Tomorrow I’m driving to a log cabin in remote northern Quebec to spend a month in the woods by myself. That said, I’m not exactly roughing it. The cabin has electricity, a kitchen, a bathroom and what looks like a comfortable bed. The purpose of this adventure isn’t to prove I can survive in the wilderness without basic creature comforts for four weeks, but rather to unplug and re-centre in solitude and silence. Just nature, the Spirit and me.
I’m both excited and apprehensive. I’ve done many silent retreats in the past, but never for this long. A month is a long time to be by myself. Some people assume silent retreats are like a relaxing holiday.
To those people, I say, “Go on a silent retreat, and then we’ll talk.”
Yes, it’s restful and rejuvenating to be in nature, but being fully present with yourself without the distractions of smartphones, Netflix, news updates, social media, sports highlights and conversations with other people is no small feat. Try it for a month. A week. Even a few days. I double dog dare you. It’s not as easy as it might sound.
So it is with some trepidation that I embark on this journey. Yet I know I need it. It’s been a long time coming. This hermitage marks the beginning of my first sabbath season (sabbatical) in 23 years of pastoral ministry. I’m extremely grateful to Mennonite Church Eastern Canada, Avon Mennonite Church in Stratford, Ont., and my family for providing me with this opportunity.
I realize that not everyone understands or supports sabbaticals for pastors. I get it. It’s not like pastors are the only ones with demanding jobs.
Why doesn’t everyone get sabbaticals? I don’t know. Perhaps we all should. What I do know is, at this point in my life and ministry, this feels right, providential even. And I’m very grateful to be part of a denomination and church that values this restorative practice for pastors.
Why do I need this? It’s not just that I’m tired. Who isn’t these days? I think I need this because I’ve lost perspective. When you pastor non-stop for decades, eventually you get out of touch. Out of touch with people who don’t go to church. With the people you pastor. With who you are besides being a pastor. With the divine Spirit who is beyond the church and Mennonite theology. With your family, because you’re stuck in “Pastor Dad” and “Reverend Husband” modes. With your true calling, gifting and passion. With why you became a pastor in the first place.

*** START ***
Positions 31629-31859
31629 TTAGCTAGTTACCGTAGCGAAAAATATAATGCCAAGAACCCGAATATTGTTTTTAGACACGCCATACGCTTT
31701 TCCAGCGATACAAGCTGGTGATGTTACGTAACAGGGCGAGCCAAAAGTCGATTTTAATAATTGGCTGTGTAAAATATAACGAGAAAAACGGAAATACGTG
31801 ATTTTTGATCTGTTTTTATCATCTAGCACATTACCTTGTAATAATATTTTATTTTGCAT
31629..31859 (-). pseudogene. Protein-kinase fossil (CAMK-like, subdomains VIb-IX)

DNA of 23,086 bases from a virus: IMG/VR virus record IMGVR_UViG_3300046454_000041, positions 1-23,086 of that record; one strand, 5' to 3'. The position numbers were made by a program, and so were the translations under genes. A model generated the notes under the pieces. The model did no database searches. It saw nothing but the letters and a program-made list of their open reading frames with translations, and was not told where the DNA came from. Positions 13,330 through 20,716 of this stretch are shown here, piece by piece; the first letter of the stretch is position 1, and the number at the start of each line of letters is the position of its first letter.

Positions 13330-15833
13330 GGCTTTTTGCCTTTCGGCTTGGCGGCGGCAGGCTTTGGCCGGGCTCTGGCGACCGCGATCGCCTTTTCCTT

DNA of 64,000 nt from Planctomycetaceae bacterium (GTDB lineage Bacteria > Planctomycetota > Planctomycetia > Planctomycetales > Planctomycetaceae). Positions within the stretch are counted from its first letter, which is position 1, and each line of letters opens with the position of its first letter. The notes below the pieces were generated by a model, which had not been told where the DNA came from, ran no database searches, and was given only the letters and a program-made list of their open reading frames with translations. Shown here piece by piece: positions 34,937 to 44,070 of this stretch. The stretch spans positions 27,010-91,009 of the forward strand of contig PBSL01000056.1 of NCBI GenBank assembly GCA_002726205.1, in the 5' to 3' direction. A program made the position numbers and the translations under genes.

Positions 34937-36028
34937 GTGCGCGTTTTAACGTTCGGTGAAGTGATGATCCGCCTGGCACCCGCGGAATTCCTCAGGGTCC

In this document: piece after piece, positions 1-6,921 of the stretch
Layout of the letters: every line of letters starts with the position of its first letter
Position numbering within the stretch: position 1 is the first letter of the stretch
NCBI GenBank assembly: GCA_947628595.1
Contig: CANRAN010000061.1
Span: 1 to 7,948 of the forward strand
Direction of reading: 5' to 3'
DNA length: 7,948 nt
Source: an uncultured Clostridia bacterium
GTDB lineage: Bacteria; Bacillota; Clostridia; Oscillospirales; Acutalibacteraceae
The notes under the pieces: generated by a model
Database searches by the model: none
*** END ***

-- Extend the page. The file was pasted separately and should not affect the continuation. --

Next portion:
A few years ago, there was a series of Febreze commercials about nose blindness that featured people living in spaces that smelled like fish or cats or hockey equipment, but the inhabitants no longer noticed because they had been living with the smell for so long.
We all get used to the smell of our own space. We can’t smell it anymore. But others can.
This happens to us as individuals and as churches. Over time, we no longer smell the soiled, rotting, toxic stuff in our midst because we’ve gotten used to it. Others notice, but we don’t.
And the problem isn’t that our unique “aroma” is an acquired taste that is mildly off-putting to others at first. The problem is that sometimes our odour is selfish, racist, sexist, prejudiced, hateful, paranoid, exclusionary, superstitious, delusional, idolatrous or worse.
Someone once told me, “We become what we tolerate.” I think this is true for individuals and churches alike. Getting away from it all can help us see what we’ve been tolerating in our lives and in our churches.
But it’s not only the negative stuff we lose sight of. We also become blind to our gifts, strengths, passions . . . our calling. We can become so overcome with our shortcomings and imperfections that we lose sight of all the good and beauty in our lives and in the church community.
I think this is why this sabbatical is important for me. (This and finally finishing my book.) I will step away from church, pastoral ministry and my routine to renew my perspective. To see the negative stuff I’ve been tolerating in my life, ministry and church, as well as the positive things in my life, ministry and church that I’ve lost sight of. Like when you go away from your house for an extended period of time and, upon returning, you get a whiff of what your house really smells like.
Troy Watson is not out of the woods yet.